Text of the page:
Saturday, April 13, 2013

Yes, you CAN shame someone to death.

I've been following the story of Rehtaeh Parsons since it broke. She was a 17 year old girl from Nova Scotia who was raped by several boys at a party when she was 15. Afterward, the boys circulated photos of the incident, and she was bullied mercilessly for being 'a slut.' The bullying was so bad she changed schools; she was still targeted online. The police investigated and called it a 'he-said, she-said incident,' and did nothing. The school did nothing. She killed herself last week.

Audrie Pott was similarly, horrifically victimized--raped by several boys at a party, who then shared videos and pictures of the assault with friends at school. They went viral, and ceaseless bullying was added to the trauma of the assault itself. She committed suicide a week later.

Lizzy Seeberg was sexually assaulted by a Notre Dame football player. She reported the attack to campus police; she then received texts from the player's friends telling her 'not to do anything she would regret' and that it was 'a bad idea to mess with Notre Dame football.' It took campus police more than two weeks to get around to investigating her complaint. By that point, Lizzy had already committed suicide.

These three young women were literally shamed to death by a culture where it's easier to be a rapist than a rape victim or survivor. Only 3% of rapists ever see the inside of a jail cell. As for rape survivors: 20% attempt suicide at some point in their lives.

These are not isolated incidents. As a society, we can't chalk this up to 'a few bad apples' anymore. These aren't cases of shady strangers hiding in the bushes at the park, hoping to keep their attacks secret. Not only are these boys (I'm loath to call them men for a multitude of reasons) raping girls and women openly--at parties, sharing stories afterwards with their teammates--but they seem PROUD of it. They aren't trying to cover their tracks; they're posting photos online, sharing them with all their friends, as if degrading and physically violating another human being were a sign of manhood rather than the most despicable and gutless act imaginable. The Steubenville rapists were laughing and joking throughout the assault. They thought it was FUNNY. And so, apparently, did the other kids in all these scenarios--the ones who didn't stop the rape itself, the ones who forwarded the pictures of the assault, the ones who called Rehtaeh Parsons and Audrie Potts 'sluts' and 'whores.'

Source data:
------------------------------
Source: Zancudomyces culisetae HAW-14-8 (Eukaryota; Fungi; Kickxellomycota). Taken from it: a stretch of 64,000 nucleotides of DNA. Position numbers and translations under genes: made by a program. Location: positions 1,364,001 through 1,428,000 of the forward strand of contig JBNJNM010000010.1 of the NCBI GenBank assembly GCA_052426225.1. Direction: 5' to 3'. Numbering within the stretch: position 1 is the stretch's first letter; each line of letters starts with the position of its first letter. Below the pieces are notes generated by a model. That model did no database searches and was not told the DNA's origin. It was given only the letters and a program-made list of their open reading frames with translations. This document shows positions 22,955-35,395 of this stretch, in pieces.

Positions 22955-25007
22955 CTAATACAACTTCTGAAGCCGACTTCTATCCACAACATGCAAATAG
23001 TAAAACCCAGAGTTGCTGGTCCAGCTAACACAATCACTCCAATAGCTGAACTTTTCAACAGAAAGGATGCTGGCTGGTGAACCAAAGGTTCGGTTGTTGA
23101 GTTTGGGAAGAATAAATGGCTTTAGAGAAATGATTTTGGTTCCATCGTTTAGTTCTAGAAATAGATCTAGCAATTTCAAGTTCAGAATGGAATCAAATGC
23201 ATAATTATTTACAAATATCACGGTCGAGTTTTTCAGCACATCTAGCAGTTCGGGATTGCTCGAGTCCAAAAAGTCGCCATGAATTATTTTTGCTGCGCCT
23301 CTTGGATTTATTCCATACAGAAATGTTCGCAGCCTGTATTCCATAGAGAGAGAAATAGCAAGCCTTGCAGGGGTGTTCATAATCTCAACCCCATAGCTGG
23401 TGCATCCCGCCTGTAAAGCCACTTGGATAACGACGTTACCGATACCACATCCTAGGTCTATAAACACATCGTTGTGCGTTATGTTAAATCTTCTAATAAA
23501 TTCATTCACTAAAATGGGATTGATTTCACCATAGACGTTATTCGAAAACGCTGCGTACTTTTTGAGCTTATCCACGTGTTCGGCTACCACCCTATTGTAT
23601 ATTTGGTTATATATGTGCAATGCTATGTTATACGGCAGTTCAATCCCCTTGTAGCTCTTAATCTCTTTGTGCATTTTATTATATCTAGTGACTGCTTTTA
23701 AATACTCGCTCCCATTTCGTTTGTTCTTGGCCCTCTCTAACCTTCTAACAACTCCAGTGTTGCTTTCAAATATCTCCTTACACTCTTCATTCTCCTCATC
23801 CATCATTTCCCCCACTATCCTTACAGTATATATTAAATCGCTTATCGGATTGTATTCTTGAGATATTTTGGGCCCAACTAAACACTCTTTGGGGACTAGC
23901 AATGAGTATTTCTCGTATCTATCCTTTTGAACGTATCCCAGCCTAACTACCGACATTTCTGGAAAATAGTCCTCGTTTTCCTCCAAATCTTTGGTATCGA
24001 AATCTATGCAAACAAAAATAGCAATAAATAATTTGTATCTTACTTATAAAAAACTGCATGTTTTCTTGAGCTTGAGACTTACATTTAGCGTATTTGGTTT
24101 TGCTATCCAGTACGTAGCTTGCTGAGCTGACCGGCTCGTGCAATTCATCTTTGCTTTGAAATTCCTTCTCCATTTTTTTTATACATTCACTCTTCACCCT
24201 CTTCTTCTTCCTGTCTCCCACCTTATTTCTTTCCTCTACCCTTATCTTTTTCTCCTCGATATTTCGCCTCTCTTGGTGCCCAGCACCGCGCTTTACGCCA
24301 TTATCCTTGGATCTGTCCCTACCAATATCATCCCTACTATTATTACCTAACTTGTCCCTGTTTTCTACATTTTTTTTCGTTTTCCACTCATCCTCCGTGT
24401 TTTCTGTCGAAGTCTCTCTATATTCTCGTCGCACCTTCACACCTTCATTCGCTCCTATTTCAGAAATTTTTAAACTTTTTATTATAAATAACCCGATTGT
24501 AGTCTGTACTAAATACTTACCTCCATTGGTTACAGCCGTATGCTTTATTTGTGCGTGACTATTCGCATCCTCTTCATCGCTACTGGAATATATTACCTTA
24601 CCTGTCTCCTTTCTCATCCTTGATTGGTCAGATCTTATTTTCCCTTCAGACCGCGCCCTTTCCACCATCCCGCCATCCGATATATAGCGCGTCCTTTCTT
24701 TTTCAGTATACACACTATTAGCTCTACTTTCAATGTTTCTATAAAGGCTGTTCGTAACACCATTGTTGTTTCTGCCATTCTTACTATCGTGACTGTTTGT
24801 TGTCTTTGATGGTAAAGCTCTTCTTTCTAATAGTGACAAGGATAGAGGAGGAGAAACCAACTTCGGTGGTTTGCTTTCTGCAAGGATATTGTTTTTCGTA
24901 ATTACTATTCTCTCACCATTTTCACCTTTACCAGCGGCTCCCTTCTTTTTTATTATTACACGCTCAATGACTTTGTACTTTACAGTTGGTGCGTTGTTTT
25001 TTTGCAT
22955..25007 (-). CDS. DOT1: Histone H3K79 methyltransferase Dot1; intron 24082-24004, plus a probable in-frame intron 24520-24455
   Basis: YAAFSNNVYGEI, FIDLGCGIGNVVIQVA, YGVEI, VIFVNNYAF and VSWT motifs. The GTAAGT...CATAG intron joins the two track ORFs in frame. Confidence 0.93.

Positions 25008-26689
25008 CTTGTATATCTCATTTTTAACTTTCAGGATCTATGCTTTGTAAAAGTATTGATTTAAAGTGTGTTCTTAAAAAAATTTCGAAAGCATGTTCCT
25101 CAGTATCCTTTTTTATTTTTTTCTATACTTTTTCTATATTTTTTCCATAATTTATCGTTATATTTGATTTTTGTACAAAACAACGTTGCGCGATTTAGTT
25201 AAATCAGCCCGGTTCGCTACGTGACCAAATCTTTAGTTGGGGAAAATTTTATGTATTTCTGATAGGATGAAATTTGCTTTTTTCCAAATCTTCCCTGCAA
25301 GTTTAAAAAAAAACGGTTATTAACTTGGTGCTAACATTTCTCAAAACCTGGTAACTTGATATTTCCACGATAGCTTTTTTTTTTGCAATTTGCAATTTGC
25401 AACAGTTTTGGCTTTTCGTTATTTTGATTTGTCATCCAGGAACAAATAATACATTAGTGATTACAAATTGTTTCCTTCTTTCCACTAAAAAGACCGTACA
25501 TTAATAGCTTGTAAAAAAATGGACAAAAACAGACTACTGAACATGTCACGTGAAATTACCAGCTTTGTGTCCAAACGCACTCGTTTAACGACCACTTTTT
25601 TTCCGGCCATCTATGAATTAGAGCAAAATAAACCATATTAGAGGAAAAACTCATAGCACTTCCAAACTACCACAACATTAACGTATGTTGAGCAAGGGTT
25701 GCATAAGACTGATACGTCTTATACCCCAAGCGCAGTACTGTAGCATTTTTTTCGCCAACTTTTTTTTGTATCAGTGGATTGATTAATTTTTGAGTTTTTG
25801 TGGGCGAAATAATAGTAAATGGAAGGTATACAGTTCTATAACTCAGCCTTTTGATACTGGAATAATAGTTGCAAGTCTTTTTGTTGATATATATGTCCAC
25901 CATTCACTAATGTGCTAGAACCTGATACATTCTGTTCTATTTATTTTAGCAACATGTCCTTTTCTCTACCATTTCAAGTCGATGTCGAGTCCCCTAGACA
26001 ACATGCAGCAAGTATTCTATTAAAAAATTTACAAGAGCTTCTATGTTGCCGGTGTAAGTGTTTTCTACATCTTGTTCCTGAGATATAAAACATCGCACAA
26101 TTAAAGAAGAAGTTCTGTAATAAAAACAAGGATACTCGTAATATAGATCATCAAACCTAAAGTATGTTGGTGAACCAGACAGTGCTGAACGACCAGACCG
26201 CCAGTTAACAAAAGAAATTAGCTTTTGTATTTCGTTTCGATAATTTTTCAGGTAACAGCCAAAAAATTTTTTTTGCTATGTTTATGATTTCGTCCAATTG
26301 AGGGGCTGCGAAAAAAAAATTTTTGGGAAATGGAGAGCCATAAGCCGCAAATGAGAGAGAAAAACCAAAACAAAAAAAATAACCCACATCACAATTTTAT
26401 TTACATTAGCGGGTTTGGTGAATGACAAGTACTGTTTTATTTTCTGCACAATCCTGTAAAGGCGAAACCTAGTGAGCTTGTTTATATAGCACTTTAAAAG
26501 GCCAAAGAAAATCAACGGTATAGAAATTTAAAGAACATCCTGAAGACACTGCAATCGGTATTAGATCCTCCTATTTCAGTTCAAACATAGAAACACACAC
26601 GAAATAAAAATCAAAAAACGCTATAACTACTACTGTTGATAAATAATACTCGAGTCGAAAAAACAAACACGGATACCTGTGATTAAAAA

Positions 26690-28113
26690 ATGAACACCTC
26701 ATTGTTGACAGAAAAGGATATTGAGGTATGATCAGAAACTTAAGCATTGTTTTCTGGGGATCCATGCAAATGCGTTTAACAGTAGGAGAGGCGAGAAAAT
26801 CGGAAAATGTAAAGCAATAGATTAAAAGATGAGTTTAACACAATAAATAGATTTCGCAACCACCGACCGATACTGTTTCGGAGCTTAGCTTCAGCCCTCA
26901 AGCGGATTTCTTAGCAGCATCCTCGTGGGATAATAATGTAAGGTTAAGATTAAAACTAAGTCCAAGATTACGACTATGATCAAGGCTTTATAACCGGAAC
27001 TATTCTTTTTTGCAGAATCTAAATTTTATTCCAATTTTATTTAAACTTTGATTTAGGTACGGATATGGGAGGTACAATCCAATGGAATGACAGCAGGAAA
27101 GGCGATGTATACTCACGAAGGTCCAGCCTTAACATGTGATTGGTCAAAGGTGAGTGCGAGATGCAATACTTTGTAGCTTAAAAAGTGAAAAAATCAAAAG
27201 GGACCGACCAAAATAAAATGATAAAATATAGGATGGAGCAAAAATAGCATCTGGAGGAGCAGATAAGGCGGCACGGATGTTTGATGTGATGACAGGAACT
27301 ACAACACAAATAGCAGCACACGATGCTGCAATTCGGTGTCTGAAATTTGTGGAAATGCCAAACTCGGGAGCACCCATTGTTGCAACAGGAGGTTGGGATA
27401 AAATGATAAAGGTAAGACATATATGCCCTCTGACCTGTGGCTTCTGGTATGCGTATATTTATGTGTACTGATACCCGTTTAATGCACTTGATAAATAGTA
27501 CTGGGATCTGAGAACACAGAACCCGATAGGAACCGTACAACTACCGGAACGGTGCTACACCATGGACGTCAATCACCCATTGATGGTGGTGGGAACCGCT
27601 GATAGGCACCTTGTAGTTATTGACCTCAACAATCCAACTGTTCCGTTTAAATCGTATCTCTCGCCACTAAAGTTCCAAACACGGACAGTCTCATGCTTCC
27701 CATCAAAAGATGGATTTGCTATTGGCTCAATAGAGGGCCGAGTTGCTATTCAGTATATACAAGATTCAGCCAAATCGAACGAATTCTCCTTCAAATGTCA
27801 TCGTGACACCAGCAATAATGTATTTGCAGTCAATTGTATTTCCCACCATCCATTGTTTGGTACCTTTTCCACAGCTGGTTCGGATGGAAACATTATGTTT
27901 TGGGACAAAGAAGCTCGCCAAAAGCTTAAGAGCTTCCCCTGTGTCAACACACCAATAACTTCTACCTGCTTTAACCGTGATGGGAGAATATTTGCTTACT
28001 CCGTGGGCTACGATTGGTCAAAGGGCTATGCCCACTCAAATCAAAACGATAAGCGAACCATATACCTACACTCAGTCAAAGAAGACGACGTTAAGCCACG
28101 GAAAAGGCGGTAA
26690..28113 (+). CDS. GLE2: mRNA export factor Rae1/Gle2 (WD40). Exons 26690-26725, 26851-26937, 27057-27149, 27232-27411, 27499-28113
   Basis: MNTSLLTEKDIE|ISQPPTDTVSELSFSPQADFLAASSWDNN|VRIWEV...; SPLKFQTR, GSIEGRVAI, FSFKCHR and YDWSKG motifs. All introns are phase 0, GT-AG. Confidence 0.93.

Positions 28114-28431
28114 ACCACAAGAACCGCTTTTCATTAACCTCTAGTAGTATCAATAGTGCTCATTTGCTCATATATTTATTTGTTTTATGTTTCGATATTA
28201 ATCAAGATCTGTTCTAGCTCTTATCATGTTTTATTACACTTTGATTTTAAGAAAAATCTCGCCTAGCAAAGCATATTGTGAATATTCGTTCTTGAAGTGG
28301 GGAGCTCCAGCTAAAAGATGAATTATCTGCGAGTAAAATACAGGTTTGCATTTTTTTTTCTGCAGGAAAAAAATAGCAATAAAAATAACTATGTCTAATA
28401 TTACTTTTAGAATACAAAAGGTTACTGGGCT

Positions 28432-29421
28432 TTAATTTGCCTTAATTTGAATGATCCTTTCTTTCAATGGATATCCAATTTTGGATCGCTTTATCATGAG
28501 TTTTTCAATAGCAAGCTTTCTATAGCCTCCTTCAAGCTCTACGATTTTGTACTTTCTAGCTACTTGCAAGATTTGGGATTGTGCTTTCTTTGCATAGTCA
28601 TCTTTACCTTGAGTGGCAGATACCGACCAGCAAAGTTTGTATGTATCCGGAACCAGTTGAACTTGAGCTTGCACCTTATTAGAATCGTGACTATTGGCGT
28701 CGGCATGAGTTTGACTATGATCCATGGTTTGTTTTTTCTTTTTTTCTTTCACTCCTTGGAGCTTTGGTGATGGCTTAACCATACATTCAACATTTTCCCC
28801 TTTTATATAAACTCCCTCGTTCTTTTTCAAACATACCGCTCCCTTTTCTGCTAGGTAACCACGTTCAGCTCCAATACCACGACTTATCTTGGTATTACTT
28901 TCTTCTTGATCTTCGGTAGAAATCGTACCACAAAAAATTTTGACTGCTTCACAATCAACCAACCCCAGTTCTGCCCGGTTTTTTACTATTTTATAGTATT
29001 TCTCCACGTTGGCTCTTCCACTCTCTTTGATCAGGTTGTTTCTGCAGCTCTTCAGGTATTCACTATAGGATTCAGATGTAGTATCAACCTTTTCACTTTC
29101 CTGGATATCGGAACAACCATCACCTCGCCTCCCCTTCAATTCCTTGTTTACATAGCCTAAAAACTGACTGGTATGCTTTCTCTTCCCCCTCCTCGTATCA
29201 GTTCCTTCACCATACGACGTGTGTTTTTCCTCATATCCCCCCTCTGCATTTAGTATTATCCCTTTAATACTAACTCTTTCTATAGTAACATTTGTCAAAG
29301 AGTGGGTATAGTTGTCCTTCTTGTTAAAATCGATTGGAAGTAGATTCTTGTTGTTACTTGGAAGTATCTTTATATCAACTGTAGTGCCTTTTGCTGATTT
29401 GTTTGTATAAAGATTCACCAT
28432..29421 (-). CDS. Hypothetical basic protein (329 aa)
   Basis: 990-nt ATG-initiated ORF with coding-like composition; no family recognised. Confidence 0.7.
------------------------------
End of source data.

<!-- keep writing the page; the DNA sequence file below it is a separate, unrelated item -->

And why? Well, there are a million answers, but I'd start by saying that it's the ultimate, ugly growth that comes from the seed of the double-standard. Boys/men who have casual sex--with willing or unwilling partners--get high-fives and slaps on the back. Boys will be boys, right? And if she didn't want to have sex, then why was she so drunk/why did she have that short skirt on/ why did she come to a party in the first place? Sidenote: I'd love to get some shirts printed up that say 'No blood alcohol level is equal to consent' and hand them out at fraternities and high schools. A girl or woman who has sex (or is raped, because apparently a lot of people CAN'T seem to GRASP that RAPE=/= CONSENSUAL SEX, and it KIND OF makes me feel STABBY) is, y'know, a whore.

 In this paradigm, a high-school football player can get his rape on and make it public knowledge and expect to see an increase in his social standing, while the woman he victimized suddenly becomes the lowest of the low, worthy of all the contempt and shame that can be heaped upon her.Kind of backasswards, no?  And until that changes--until being a rapist becomes a more painful, one-way ticket to social-outcastdom than being raped; until survivors are treated with respect and dignity (which includes holding the perpetrators accountable and funding essential services like rape crisis centers); until we look at rape culture with wide-open eyes and start consciously dismantling it, women will continue to be bullied to death...for having been victimized. And THAT is the biggest shame of all.

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